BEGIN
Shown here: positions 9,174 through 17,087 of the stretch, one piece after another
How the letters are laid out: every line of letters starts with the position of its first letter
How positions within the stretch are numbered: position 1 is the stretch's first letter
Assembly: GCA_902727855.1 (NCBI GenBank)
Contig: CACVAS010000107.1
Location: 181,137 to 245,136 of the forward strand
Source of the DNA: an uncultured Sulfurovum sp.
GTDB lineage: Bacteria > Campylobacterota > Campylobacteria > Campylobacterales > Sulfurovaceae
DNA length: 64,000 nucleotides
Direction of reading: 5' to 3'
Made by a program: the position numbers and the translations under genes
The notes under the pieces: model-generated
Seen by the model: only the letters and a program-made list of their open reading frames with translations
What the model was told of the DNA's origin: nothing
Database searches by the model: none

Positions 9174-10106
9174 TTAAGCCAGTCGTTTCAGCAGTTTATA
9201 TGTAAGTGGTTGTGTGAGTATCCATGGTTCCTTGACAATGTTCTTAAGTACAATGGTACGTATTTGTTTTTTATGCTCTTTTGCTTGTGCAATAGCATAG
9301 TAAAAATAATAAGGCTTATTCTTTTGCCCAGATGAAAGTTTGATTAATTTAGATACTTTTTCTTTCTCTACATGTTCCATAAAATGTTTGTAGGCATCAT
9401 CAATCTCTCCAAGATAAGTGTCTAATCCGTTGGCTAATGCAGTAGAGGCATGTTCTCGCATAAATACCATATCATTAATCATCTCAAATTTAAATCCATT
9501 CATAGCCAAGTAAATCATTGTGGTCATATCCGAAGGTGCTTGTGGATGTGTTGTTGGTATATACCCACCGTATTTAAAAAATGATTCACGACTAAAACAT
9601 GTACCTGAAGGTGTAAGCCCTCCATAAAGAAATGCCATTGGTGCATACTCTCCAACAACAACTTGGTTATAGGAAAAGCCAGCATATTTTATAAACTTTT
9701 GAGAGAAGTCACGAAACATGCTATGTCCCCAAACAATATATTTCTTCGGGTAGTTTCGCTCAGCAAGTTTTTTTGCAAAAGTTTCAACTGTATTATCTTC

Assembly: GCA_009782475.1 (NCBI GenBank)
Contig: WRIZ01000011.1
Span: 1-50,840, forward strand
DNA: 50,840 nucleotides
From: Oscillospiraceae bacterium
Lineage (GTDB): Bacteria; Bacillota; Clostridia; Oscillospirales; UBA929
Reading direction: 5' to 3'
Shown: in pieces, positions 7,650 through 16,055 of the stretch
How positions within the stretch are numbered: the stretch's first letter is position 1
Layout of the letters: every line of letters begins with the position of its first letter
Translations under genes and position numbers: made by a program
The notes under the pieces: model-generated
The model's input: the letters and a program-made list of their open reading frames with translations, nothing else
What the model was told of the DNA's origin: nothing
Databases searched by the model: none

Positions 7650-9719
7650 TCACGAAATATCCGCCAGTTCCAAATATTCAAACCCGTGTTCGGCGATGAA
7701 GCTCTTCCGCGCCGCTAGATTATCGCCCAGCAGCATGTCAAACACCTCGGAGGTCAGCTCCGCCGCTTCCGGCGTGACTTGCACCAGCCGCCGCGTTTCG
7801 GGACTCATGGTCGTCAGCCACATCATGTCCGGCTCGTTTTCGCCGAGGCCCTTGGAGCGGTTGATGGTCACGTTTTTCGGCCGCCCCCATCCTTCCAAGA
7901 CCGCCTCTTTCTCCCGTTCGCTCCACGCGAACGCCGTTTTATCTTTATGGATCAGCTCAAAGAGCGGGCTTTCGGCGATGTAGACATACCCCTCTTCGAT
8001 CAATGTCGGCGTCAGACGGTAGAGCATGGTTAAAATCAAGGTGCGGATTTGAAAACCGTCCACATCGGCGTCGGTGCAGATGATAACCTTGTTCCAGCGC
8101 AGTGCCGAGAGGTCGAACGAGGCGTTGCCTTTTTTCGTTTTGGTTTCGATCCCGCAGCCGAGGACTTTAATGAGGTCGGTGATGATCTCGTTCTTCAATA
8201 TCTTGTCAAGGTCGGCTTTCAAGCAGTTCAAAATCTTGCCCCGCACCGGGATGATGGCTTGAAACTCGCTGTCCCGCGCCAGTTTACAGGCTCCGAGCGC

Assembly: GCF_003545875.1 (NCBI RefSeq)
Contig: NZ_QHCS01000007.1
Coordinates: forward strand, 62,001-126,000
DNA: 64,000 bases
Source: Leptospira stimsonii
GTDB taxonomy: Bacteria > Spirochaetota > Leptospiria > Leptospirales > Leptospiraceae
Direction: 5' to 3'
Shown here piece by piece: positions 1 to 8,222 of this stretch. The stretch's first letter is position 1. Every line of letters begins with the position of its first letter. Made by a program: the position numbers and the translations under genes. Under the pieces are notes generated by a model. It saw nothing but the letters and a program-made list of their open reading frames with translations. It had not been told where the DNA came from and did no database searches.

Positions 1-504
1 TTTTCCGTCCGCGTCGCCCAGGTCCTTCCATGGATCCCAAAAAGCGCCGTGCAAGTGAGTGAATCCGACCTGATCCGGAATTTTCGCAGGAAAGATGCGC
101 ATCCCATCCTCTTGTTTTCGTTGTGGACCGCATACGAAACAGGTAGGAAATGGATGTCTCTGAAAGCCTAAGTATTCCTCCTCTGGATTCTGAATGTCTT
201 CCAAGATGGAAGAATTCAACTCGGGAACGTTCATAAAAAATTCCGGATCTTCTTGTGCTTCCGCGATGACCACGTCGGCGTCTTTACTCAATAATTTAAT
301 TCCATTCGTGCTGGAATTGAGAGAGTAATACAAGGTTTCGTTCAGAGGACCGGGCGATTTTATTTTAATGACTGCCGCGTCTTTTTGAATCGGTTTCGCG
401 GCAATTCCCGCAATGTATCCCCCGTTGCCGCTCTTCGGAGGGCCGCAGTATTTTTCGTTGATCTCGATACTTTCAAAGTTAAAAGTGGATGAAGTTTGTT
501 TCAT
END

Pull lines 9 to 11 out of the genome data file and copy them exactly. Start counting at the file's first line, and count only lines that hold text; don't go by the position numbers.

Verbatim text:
DNA length: 64,000 nucleotides
Direction of reading: 5' to 3'
Made by a program: the position numbers and the translations under genes